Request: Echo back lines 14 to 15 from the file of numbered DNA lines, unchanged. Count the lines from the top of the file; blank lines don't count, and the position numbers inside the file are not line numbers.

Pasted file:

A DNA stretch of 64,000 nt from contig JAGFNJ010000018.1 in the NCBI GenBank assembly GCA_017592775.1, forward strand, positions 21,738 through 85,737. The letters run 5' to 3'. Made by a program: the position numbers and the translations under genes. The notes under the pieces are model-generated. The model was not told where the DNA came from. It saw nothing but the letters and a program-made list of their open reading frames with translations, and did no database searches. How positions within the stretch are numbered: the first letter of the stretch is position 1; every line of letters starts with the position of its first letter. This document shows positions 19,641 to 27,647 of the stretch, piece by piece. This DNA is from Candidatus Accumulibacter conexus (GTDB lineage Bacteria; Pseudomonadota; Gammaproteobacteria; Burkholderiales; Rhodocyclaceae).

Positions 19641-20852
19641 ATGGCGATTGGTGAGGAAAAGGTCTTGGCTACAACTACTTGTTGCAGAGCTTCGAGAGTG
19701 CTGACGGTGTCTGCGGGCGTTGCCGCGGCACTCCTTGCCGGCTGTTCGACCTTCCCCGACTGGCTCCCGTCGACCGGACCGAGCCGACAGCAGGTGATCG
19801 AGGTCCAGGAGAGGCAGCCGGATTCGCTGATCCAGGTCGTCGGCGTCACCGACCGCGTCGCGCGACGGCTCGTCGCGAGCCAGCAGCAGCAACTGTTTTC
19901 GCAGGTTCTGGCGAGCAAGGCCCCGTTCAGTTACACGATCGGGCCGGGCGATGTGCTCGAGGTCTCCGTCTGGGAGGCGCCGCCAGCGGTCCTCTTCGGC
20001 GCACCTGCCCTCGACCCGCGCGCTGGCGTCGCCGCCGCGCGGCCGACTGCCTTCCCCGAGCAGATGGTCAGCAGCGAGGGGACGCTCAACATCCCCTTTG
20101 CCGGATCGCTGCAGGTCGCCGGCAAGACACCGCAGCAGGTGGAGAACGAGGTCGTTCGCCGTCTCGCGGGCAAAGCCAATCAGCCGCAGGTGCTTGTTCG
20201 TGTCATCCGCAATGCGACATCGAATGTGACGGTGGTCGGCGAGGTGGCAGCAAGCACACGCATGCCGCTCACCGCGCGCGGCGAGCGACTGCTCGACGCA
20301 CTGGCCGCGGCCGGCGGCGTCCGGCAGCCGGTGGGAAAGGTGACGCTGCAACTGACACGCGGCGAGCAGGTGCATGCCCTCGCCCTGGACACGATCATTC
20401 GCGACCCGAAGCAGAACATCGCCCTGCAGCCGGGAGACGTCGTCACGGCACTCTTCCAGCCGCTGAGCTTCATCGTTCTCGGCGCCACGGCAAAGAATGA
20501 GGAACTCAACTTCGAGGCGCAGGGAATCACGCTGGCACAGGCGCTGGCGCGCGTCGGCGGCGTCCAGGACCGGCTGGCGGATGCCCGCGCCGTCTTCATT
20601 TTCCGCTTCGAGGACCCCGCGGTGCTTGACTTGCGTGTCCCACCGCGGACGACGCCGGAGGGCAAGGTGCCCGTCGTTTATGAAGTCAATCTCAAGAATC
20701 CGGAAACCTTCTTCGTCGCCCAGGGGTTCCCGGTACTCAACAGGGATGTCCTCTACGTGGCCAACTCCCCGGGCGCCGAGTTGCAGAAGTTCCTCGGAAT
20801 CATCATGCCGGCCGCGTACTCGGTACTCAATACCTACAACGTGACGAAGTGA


20701 CGGAAACCTTCTTCGTCGCCCAGGGGTTCCCGGTACTCAACAGGGATGTCCTCTACGTGGCCAACTCCCCGGGCGCCGAGTTGCAGAAGTTCCTCGGAAT
20801 CATCATGCCGGCCGCGTACTCGGTACTCAATACCTACAACGTGACGAAGTGA